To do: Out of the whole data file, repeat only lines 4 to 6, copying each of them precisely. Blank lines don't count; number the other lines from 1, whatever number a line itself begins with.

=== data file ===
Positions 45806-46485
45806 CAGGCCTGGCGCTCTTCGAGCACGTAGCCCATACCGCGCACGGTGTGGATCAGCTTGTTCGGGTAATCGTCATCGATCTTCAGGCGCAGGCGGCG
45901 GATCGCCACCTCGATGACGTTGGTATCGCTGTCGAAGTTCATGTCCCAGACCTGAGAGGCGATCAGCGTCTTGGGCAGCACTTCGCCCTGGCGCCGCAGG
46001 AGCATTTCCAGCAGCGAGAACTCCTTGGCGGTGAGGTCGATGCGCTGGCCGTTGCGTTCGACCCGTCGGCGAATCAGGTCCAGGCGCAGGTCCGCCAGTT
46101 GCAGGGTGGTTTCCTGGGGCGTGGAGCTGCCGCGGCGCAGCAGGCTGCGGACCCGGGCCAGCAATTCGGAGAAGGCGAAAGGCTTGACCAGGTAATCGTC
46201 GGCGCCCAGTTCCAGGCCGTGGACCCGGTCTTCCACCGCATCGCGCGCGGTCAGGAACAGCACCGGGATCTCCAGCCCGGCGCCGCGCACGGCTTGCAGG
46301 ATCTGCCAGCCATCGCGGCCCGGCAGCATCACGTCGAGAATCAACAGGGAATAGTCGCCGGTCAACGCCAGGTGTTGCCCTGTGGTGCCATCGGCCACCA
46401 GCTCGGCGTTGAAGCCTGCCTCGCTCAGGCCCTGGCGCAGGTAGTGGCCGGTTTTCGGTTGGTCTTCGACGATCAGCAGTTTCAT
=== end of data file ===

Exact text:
46001 AGCATTTCCAGCAGCGAGAACTCCTTGGCGGTGAGGTCGATGCGCTGGCCGTTGCGTTCGACCCGTCGGCGAATCAGGTCCAGGCGCAGGTCCGCCAGTT
46101 GCAGGGTGGTTTCCTGGGGCGTGGAGCTGCCGCGGCGCAGCAGGCTGCGGACCCGGGCCAGCAATTCGGAGAAGGCGAAAGGCTTGACCAGGTAATCGTC
46201 GGCGCCCAGTTCCAGGCCGTGGACCCGGTCTTCCACCGCATCGCGCGCGGTCAGGAACAGCACCGGGATCTCCAGCCCGGCGCCGCGCACGGCTTGCAGG